Iranian women have attended a World Cup qualifier in Tehran after being freely allowed to enter a stadium for a men's match for the first time in decades.
Women have effectively been banned from stadiums when men are playing since just after the 1979 Islamic revolution.
The change followed the death of a fan who had set herself alight after being arrested for trying to attend a match.
But Amnesty International described the move on Thursday as a "cynical publicity stunt".
The human rights organisation said there were only a "token number" of tickets for female fans as it called for all restrictions on female attendance to be lifted.
More than 3,500 women bought tickets to Thursday's World Cup qualifier against Cambodia, where they were granted access to a special women's-only section of the Azadi Stadium. The stadium has a capacity of about 78,000.
The tickets for women reportedly sold out within minutes.
Photos from inside the stadium showed female football fans excitedly waiving Iranian flags and cheering on their team. They were elated to see Iran win the match 14-0.
"We had fun for three hours. All of us laughed, some of us cried because we were so happy," one woman posted on Twitter. "We had this experience very late in our life but I am so happy for younger girls who came to the stadium today."
Women were previously allowed into the Azadi Stadium to watch a screening of their team playing Spain in the 2018 World Cup, but Thursday was the first time in decades that they had been allowed to watch a game on Tehran's pitch.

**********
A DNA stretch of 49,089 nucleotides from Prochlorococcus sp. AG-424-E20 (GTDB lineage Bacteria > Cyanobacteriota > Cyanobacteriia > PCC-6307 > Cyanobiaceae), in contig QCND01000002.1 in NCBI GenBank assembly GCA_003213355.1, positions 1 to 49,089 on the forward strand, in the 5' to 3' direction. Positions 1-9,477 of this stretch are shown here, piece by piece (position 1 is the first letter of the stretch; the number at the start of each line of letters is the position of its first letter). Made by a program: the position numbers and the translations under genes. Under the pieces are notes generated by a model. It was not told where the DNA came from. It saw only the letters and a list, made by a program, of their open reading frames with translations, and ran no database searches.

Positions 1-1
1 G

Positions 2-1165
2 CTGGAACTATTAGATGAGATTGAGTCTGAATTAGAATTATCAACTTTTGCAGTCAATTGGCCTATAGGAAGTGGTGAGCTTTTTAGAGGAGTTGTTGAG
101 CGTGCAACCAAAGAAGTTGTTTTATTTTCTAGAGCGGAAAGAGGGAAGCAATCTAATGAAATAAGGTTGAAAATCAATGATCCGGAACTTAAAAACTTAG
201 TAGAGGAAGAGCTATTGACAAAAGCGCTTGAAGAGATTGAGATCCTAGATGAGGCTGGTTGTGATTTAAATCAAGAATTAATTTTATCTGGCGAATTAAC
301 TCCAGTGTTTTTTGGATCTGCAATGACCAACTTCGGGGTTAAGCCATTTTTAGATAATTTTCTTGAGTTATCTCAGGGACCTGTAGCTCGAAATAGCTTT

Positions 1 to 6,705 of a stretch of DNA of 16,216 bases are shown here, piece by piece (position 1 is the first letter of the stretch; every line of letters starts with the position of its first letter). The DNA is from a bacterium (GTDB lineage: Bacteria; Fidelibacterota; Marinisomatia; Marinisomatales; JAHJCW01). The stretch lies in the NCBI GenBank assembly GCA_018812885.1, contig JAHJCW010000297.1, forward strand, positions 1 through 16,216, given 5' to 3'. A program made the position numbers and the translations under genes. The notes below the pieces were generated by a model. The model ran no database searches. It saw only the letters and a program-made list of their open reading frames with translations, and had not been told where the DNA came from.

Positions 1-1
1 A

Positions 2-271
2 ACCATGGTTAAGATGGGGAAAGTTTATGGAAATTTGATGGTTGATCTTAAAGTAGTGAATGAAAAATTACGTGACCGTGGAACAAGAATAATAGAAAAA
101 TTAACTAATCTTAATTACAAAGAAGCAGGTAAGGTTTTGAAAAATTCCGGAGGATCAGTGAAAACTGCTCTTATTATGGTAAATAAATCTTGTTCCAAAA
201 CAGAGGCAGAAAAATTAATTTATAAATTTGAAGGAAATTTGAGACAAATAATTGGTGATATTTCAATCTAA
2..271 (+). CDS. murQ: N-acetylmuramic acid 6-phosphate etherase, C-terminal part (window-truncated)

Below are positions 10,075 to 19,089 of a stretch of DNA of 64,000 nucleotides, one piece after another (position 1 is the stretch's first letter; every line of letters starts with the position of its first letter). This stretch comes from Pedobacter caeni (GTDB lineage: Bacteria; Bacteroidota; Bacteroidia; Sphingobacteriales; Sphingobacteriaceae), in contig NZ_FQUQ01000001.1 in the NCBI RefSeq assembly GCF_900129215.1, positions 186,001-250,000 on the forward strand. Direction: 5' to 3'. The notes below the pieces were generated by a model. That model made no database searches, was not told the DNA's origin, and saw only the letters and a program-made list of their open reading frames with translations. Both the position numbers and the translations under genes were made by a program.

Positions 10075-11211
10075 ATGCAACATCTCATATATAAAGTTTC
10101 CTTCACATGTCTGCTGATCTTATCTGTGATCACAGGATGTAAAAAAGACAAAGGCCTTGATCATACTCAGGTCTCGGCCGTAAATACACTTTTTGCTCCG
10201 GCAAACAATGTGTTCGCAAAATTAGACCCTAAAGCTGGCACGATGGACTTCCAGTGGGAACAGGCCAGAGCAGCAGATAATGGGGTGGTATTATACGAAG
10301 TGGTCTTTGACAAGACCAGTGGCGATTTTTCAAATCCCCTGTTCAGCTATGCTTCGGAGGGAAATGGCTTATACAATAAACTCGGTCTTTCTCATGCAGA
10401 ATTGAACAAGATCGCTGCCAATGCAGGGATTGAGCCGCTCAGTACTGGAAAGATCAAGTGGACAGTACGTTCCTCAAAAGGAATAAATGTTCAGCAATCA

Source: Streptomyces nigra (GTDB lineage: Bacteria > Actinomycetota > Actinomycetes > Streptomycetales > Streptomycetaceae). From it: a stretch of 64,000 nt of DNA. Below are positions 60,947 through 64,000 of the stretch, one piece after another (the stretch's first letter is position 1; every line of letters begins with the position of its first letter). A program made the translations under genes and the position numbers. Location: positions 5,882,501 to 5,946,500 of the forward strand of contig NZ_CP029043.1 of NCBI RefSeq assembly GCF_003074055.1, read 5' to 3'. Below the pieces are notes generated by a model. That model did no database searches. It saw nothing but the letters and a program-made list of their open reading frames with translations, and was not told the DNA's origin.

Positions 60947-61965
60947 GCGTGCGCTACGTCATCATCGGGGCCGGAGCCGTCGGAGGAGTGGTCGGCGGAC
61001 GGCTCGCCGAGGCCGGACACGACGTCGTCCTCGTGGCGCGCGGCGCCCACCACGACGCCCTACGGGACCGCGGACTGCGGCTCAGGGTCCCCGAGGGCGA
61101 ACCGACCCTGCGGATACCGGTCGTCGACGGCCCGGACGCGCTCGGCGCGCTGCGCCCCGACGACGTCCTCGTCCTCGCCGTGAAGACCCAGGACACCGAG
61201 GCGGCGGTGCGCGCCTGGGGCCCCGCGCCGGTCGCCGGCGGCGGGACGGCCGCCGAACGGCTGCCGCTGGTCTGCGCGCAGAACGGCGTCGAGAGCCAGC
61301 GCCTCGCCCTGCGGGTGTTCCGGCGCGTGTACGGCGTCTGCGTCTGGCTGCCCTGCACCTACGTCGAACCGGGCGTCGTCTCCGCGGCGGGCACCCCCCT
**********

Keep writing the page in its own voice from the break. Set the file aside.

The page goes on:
The issue of gender discrimination in Iranian football came to global prominence last month when Sahar Khodayari, known as "blue girl" because of the team she supported, set fire to herself outside court while awaiting trial for trying to attend a match disguised as a man. The 29-year-old died a week later.
Football's governing body Fifa responded by stepping up pressure on Tehran to meet its commitments to allowing women to attend World Cup qualifiers.
It said this week that it would "stand firm" in ensuring that women had access to all football matches in Iran.
"It's not just about one match. We're not going to turn our eyes away from this," Fifa's head of education and social responsibility, Joyce Cook, told BBC Sport.
"We are firm and committed that all fans have an equal right, including women, to attend matches."
Saudi Arabia last year allowed women for the first time to attend a football match as part of an easing of strict rules on gender separation by the ultra-conservative Muslim country.